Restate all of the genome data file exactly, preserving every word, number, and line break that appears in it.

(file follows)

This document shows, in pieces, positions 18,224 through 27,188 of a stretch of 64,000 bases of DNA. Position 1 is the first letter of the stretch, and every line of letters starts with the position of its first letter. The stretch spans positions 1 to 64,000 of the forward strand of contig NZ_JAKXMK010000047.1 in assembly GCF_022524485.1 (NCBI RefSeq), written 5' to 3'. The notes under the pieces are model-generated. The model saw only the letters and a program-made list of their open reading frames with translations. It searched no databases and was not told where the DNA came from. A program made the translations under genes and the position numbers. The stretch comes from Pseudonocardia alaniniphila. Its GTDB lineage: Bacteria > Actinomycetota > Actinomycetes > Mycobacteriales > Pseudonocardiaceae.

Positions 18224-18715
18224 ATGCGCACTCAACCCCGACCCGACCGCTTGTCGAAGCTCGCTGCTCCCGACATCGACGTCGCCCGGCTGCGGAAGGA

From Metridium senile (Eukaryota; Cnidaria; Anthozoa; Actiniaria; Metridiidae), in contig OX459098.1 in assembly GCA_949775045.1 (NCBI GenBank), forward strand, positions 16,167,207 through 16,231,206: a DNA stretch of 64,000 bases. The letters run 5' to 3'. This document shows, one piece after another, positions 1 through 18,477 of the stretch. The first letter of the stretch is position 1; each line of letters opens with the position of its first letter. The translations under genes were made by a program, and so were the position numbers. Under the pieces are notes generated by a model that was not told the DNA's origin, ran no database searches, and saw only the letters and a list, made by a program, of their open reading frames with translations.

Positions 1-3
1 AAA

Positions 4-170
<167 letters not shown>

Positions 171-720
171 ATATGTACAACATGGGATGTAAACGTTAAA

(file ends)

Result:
This document shows, in pieces, positions 18,224 through 27,188 of a stretch of 64,000 bases of DNA. Position 1 is the first letter of the stretch, and every line of letters starts with the position of its first letter. The stretch spans positions 1 to 64,000 of the forward strand of contig NZ_JAKXMK010000047.1 in assembly GCF_022524485.1 (NCBI RefSeq), written 5' to 3'. The notes under the pieces are model-generated. The model saw only the letters and a program-made list of their open reading frames with translations. It searched no databases and was not told where the DNA came from. A program made the translations under genes and the position numbers. The stretch comes from Pseudonocardia alaniniphila. Its GTDB lineage: Bacteria > Actinomycetota > Actinomycetes > Mycobacteriales > Pseudonocardiaceae.

Positions 18224-18715
18224 ATGCGCACTCAACCCCGACCCGACCGCTTGTCGAAGCTCGCTGCTCCCGACATCGACGTCGCCCGGCTGCGGAAGGA

From Metridium senile (Eukaryota; Cnidaria; Anthozoa; Actiniaria; Metridiidae), in contig OX459098.1 in assembly GCA_949775045.1 (NCBI GenBank), forward strand, positions 16,167,207 through 16,231,206: a DNA stretch of 64,000 bases. The letters run 5' to 3'. This document shows, one piece after another, positions 1 through 18,477 of the stretch. The first letter of the stretch is position 1; each line of letters opens with the position of its first letter. The translations under genes were made by a program, and so were the position numbers. Under the pieces are notes generated by a model that was not told the DNA's origin, ran no database searches, and saw only the letters and a list, made by a program, of their open reading frames with translations.

Positions 1-3
1 AAA

Positions 4-170
<167 letters not shown>

Positions 171-720
171 ATATGTACAACATGGGATGTAAACGTTAAA